Time is critical when responding to a ransomware attack. Being the first responder to an ongoing ransomware attack can be very stressful. Your first responders must know precisely what to do, so this post will walk through how to create a ransomware incident response plan.
A ransomware incident playbook is one of many playbooks you could create when setting up your SecOps incident response plan. You could also set up a SecOps phishing response plan, Malware playbook or a Failed Login playbook.
You are a SOC analyst and have received an alert for a potential ransomware attack. The incident alerts indicate that active cryptographic operations are occurring on multiple devices on the network. You receive a call within a few seconds from a user, stating they have what appears to be a ransom notification on their screen and all of their files have been renamed, with file extensions ‘.loc’.
This scenario leaves little doubt that this is not a real attack, therefore
Your ultimate goal is to analyse, contain and eradicate the threat as quickly as possible. The following steps can be followed to ensure swift, effective action.
The first steps are to contain the threat:
- Raise the issue verbally within your team. Designate someone to assist you with all client communications.
- Instruct the user(s) to disconnect the network cable from their machine and instruct as many people as possible on the network to do the same.
- Raise a P1 case and invoke any major incident processes your company has.
- Identify the backup server and isolate it by removing it’s NIC. This could be virtual or physical.
- Identify the file server and isolate it by removing it’s NIC. This could be virtual or physical.
Next, you need to ensure that the encryption of files has stopped. Ransomware works by enumerating shared drives and encrypting them, often in random order. A quick way to identify if a server is being encrypted with ransomware is to look at the Resource Manager, and disk write statistics. If you see many write operations and open file threads to file shares (way more than usual), then the encryption is likely ongoing.
The process that encrypts files could be on any device, even the file server or the backup server, so even disconnecting them may not stop the infection from encrypting more files. Furthermore, many ransomware attackers actively aim to delete your backups before executing their attack.
The most important thing is to isolate your backups and file server as these are the targets.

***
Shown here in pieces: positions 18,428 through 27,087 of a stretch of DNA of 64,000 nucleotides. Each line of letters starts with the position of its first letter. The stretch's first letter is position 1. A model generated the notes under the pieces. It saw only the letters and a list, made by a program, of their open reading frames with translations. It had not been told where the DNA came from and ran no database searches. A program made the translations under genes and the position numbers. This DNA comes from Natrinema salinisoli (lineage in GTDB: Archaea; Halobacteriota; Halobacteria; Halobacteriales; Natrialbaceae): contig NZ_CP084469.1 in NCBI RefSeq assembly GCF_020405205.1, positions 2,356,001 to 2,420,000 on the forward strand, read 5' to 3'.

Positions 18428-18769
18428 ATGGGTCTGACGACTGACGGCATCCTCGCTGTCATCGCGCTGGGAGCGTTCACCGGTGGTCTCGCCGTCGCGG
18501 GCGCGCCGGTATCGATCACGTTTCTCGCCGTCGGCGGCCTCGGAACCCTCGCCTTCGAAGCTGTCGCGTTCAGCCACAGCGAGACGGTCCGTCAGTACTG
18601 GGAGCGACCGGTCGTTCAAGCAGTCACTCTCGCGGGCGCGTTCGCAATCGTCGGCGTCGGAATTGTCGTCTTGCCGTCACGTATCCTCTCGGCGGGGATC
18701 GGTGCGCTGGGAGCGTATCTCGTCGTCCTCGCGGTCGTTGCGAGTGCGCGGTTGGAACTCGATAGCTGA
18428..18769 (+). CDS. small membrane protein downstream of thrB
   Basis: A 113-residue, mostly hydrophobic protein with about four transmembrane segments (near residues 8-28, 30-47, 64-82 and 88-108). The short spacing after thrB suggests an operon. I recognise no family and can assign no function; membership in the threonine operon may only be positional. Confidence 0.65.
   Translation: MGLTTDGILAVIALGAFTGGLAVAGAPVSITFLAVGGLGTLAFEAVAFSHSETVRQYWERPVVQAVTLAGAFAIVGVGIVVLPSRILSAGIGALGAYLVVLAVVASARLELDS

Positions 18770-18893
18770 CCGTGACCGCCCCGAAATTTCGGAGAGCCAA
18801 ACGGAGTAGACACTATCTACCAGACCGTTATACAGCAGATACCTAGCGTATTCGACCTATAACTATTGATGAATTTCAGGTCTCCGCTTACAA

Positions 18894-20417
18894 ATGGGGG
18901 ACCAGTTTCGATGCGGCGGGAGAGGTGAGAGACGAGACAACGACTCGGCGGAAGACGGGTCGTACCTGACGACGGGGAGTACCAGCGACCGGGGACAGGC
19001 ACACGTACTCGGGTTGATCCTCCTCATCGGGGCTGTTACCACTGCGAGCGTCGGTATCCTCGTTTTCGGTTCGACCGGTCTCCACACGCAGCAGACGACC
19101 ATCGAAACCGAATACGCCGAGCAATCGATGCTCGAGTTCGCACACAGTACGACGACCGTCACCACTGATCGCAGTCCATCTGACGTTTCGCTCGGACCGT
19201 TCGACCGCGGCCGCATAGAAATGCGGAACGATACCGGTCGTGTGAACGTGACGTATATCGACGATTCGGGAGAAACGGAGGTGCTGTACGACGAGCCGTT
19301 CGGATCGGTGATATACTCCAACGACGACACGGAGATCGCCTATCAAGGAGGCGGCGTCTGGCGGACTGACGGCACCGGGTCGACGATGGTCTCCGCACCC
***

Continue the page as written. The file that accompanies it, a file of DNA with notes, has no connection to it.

Next, we need to analyse the attack and ascertain the following information:
- Which device (or devices) are the source of the infection? AKA – (patient zero).
- What credentials have been compromised?
- What is the first date/time of infection?
- Which user account/accounts have been used to orchestrate the attack?
- How was the network compromised?
To answer these questions, you could do the following actions:
- Investigate your Anti-Virus logs. (Hopefully, you have some!)
- Investigate the firewall logs (also download them too if there are indicators of compromise).
- Export and analyse the Domain Controller security logs. (Or Search your SEIM solution).
- View the Domain Admins Active Directory group and confirm there are no accounts that should not be a member.
- If the ransomware created a txt file in each directory to leave a ransom note, use searchmyfiles to enumerate them all, and then sort in modified date/time order to find the time of initial infection.
- Check the owner of the .txt files. These files are often created using the compromised account. This will help you identify patient zero.
- If you use Office 365, you could analyse the Risky Sign-ins in Azure AD.
Next, we must fully eradicate the infection. This is possibly the most challenging part because it’s likely that you can never have 100% confidence that your systems are clean unless you fully rebuild from scratch.
You can use tools like Norton Power Eraser to remove the infection. However, one tactic I see commonly is to rootkit one or more hosts on your network so that as soon as a host reboots, it starts encrypting files again.
The recovery phase is where one wrong action can undo many hours of work to eradicate and clean the network.
The key to a clean recovery is to re-build a clean network. Start from the Firewall, outwards and only re-connect devices to the network once they have been scanned for malware and inspected for encrypted files.
Beware of devices that connect to Wi-Fi. I recommend that you disconnect all WAPs before you start the restoration. Remove all devices from all switches, and only re-connect hosts once you are 100% sure they are clean. The technique you can use for this is to provision a “provisioning VLAN” to move devices onto first; scan them, then finally re-assign the switch port to the correct VLAN.
If you are re-building, take the time to ‘build-back-better’ and improve on the security that was in place before. Use VLANs to segment your network.
I hope some of the above helps build your ransomware response playbook. It would be best if you solidified these actions with your staff by doing a tabletop exercise regularly. This will allow your staff to react quickly and minimize impact.